The emergency locator transmitter is a mostly self-contained device engineered both to survive most aircraft accidents and, when triggered by deceleration forces, to begin transmitting a “whoop, whoop” audio signal (homing beacon) on 121.5 (and formerly on 243.0 MHz) MHz. Modern ELTs produced under TSO-C126x transmit a digitized signal including the beacon’s unique identification on 406 MHz and the non-digital audio signal on 121.5 MHz.
An ELT mainly consists of a G-switch to activate the device, a transmitter, an antenna and a battery to power the thing. If they’re not mounted within easy reach of the crew, ELTs usually are installed with a remote switch, allowing ON/OFF/ARMED/TEST functionality. They’re required to be tested/inspected during an annual inspection and their battery is to be replaced when 50 percent of its useful life has expired, as established by the manufacturer.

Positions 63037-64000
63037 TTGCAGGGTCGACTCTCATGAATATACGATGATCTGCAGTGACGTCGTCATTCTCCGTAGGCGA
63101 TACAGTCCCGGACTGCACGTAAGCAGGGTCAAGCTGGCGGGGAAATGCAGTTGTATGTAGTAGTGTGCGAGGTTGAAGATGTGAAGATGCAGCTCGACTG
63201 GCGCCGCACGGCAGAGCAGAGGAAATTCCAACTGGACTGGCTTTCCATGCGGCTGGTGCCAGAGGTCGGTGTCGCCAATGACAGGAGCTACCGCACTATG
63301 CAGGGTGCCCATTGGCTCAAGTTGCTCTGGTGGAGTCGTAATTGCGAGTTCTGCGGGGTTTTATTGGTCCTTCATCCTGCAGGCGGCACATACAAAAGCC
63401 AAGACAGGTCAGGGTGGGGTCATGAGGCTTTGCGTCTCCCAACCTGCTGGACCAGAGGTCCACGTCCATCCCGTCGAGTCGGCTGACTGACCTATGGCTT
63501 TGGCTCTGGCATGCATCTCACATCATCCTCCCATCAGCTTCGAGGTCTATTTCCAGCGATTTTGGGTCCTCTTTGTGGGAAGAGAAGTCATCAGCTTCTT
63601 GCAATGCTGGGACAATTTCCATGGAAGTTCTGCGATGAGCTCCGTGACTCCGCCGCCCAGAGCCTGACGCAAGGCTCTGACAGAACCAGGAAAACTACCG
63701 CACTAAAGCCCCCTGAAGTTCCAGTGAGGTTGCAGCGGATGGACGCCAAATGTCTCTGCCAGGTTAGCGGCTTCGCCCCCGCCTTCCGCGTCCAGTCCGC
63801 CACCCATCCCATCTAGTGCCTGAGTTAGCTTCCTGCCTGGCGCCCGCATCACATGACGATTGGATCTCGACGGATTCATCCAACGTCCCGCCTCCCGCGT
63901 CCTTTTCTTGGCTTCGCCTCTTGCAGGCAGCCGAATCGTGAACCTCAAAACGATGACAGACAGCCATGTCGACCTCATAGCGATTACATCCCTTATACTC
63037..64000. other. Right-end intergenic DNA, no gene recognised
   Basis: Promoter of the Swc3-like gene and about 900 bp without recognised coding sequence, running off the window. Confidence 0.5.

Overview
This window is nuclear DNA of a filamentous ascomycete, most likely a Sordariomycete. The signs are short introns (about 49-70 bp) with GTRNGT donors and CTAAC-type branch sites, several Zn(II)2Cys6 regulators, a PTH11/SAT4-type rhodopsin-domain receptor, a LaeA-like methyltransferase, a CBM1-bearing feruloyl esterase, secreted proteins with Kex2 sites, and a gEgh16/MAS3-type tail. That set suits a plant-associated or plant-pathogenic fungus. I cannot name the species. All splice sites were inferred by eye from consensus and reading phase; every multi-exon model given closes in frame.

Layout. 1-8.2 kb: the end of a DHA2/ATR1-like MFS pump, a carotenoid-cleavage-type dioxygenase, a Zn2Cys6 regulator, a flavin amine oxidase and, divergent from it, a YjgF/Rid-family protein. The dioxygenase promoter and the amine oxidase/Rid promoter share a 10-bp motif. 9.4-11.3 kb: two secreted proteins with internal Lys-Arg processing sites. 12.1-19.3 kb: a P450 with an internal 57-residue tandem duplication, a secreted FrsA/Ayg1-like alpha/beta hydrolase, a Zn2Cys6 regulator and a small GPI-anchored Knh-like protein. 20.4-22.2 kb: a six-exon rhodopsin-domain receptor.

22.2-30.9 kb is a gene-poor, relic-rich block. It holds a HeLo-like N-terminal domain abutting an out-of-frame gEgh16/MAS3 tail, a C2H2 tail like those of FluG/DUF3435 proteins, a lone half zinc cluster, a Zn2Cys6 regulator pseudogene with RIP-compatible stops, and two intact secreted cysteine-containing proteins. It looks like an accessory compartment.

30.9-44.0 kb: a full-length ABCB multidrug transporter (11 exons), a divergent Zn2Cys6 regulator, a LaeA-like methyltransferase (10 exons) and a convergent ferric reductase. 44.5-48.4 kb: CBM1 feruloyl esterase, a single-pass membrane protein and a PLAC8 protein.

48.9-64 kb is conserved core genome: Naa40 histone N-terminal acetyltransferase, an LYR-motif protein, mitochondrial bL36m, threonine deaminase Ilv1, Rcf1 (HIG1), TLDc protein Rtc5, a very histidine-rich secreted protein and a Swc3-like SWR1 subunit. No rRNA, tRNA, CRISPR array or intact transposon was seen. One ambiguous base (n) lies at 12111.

When Are You Not Required to Have an ELT?
The FAA’s FAR 91.207 is the rule on ELTs. It says every aircraft must have one, except when they’re exempt. And that list is lengthy. FAR 91.207 exempts:
– Scheduled flights by scheduled air carriers;
– Aircraft used in training operations within a 50-nm radius of the departure airport;
– Flight operations incident to aircraft design and testing;
– New aircraft prior to delivery;
– Aerial application operations;
– Aircraft certificated for research and development purposes;
– Aircraft used for showing compliance with regulations, crew training, exhibition, air racing or market surveys;
– Single-seat aircraft;
– For up to 90 days, when the ELT has been removed for inspection, repair, modification or replacement; and
– Aircraft with a maximum payload capacity of more than 18,000 pounds, when used in air transportation.
In other words, just about every aircraft is exempt from carrying an ELT except your basic Part 91 operator: you and me.